From debt consolidation to home improvements, people take out loans for all sorts of reasons - and we’ve covered five of the most common.
The decision to take out a loan should never be one that’s taken lightly, and everyone has their own reasons for wanting to lock one down. So, in this article, we’ll be taking a look at just that: why people usually take out loans.
But first, let’s take it back a step. Because the reason doesn’t necessarily justify the means.
Don’t rush, whatever the reason
A loan is by no means for life, but it’s still a concrete commitment. That new set of wheels or lavish wedding might seem like the be-all and end-all now, but will you still feel the same when you’re paying it off long after the event’s passed?
We’ll knock the negativity on the head soon - we promise, but it’s important to stress that if you’re financially over-stretched as it is, it’s highly unlikely a loan is a financially savvy choice for you right now. And so, if you can, you should avoid taking one out until you’re absolutely confident you can afford the repayments for the duration of the loan’s term.
Now that bit’s out of the way, let’s take a look at some of the common reasons people give for taking out a loan.
The beauty of taking out a loan for this reason is that you’ll likely get a return on your investment when it comes to selling your property - if you own it and you ever plan on selling it, that is!
More often than not, personal loans are used for this kind of project. Personal loans let you borrow anywhere between £100 and £25,000 (depending on the lender) and are typically repaid over around three to five years (again, this will vary from lender-to-lender).
If you’re looking to take out a personal loan to fund DIY projects, certain things, like your credit history, employment status and salary, will affect your eligibility.
From the venue, catering and dress, to transport, decor and rings, when it comes to weddings, there can be a lot to fork out for, and not everyone necessarily has the cash lying around to pay for it up front; hence the appetite for loans.
Although it’s only natural to want your big day to go with a bang, it’s important to spend sensibly when planning your wedding, and only borrow what you absolutely need to.
When you’re paying different merchandisers left, right, and centre, it can be easy to get carried away and lose track of how much you’re spending. For that reason, it’s perhaps a good idea to set-up some sort of spreadsheet where you can monitor how much is being spent, who to, and when.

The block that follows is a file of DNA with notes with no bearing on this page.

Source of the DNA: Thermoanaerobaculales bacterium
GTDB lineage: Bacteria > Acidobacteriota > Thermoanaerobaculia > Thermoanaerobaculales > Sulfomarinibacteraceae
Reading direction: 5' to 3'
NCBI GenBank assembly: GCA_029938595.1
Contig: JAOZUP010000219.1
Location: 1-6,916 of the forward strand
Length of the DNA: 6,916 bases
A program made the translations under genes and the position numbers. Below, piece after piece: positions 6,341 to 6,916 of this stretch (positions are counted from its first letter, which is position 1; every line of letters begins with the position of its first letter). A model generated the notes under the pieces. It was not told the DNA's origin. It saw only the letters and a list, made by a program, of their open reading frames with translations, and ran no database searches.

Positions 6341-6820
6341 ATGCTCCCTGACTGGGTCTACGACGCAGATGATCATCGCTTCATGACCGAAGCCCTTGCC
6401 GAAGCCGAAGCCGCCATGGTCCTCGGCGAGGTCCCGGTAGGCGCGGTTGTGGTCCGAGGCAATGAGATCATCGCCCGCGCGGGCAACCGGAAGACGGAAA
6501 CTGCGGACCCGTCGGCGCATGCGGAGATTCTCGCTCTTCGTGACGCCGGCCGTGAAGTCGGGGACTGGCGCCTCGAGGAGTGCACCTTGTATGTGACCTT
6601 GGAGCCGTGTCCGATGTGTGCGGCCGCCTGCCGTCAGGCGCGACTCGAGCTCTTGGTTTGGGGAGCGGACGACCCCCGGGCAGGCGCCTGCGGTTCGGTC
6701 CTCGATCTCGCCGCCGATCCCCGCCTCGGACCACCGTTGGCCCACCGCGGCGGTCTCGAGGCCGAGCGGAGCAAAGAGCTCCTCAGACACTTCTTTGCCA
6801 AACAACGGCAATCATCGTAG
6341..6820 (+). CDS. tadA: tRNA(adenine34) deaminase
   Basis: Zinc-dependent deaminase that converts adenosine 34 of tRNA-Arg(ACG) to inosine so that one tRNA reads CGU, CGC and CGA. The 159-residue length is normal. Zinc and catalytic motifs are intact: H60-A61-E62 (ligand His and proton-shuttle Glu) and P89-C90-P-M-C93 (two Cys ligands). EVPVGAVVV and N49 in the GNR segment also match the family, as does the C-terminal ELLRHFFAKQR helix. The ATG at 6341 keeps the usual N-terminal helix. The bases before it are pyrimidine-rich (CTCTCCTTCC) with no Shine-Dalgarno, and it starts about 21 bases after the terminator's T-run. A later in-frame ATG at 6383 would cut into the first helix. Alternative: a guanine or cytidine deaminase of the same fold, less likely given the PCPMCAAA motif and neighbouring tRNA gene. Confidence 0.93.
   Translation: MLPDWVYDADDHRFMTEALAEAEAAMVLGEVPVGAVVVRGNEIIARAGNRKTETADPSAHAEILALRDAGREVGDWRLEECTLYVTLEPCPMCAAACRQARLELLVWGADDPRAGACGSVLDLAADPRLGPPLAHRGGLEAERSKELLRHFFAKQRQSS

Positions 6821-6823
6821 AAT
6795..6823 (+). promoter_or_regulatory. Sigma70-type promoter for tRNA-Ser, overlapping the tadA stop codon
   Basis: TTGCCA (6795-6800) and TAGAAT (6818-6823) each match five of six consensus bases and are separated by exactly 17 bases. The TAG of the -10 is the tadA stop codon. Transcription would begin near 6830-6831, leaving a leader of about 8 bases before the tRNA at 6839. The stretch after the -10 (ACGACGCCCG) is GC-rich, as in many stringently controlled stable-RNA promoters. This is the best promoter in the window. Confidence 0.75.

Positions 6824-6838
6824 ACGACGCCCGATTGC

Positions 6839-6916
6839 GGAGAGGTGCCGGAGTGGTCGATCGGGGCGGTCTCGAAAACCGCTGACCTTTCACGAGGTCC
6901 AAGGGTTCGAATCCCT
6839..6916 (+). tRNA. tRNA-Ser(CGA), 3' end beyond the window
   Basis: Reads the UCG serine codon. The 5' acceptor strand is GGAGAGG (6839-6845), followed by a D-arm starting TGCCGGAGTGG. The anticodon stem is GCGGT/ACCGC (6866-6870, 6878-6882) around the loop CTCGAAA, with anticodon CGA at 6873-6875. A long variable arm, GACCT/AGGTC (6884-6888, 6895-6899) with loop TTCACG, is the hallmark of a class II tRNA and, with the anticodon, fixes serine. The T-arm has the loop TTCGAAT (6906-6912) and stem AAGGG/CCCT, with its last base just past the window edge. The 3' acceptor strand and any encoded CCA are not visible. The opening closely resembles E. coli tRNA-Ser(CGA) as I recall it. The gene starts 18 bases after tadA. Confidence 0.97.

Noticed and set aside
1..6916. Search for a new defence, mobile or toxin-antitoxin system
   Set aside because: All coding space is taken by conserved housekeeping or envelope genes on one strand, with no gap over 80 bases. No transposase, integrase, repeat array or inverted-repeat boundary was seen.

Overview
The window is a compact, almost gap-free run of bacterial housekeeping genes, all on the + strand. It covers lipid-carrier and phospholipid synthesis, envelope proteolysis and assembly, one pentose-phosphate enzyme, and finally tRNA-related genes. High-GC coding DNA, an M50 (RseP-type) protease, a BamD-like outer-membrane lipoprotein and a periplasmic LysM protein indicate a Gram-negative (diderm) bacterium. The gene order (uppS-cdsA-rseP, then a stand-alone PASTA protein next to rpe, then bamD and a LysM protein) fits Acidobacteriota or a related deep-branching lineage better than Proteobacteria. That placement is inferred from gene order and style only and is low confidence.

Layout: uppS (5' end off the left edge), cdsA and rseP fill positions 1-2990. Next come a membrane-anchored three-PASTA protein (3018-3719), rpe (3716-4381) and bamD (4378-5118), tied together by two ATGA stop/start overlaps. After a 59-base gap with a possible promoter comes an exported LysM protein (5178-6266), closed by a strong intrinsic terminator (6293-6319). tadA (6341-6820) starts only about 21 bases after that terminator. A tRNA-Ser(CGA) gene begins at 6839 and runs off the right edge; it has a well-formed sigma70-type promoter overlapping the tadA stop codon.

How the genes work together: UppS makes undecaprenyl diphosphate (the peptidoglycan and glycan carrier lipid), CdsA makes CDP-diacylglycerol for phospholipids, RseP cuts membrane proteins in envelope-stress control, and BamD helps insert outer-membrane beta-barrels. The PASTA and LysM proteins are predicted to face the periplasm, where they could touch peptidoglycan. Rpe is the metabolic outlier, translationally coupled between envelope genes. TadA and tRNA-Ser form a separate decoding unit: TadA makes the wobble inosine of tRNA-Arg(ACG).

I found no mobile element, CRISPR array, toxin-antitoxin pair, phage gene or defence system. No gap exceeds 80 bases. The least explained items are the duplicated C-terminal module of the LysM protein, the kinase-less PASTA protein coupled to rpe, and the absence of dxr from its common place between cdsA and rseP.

3) Debt consolidation
Another common reason for taking out a loan is to consolidate debts. If you owe money to multiple lenders, keeping up with different payment dates and interest rates - while trying to budget - can soon become stressful.
Buying a new set of wheels outright isn’t cheap, and without years of saving can be an unrealistic cost for many; enter a personal loan.
Although there are other car financing options available, like personal contract purchase (PCP) and hire purchase (HP), each come with their own pros and cons, and for some, personal loans are the most attractive option.
5) Making ends meet
The fifth and final reason we’ll look at is simply making ends meet. However, this one comes with a massive caveat.
Whether it’s to keep up with the rent or mortgage, afford your gas or electric bills, put food on the table or finance getting around (i.e. public transport or fuel), there are a lot of people who resort to a loan to tide them over.
However, if you’re already struggling to cover day-to-day expenses, it’s unlikely that taking out a loan is a sustainable and sensible option. Doing so can stretch your finances further, and put you under increased pressure in the future when it comes to meeting your monthly payments.
If you’re thinking about taking out a loan to help make ends meet, it’s certainly worth exploring other options first, like:
Contact the provider of any bills, proactively inform them of your situation, and see if there’s anything they can do to help.
Take a step back and evaluate and prioritise your spending. Are there any areas, that aren’t an absolute necessity, that you can cut back on?
Seek help. There are a number of not-for-profit organisations out there - StepChange, National Debtline and CCCS (Consumer credit counselling service) are just a few.
Disclaimer: All information and links are correct at the time of publishing.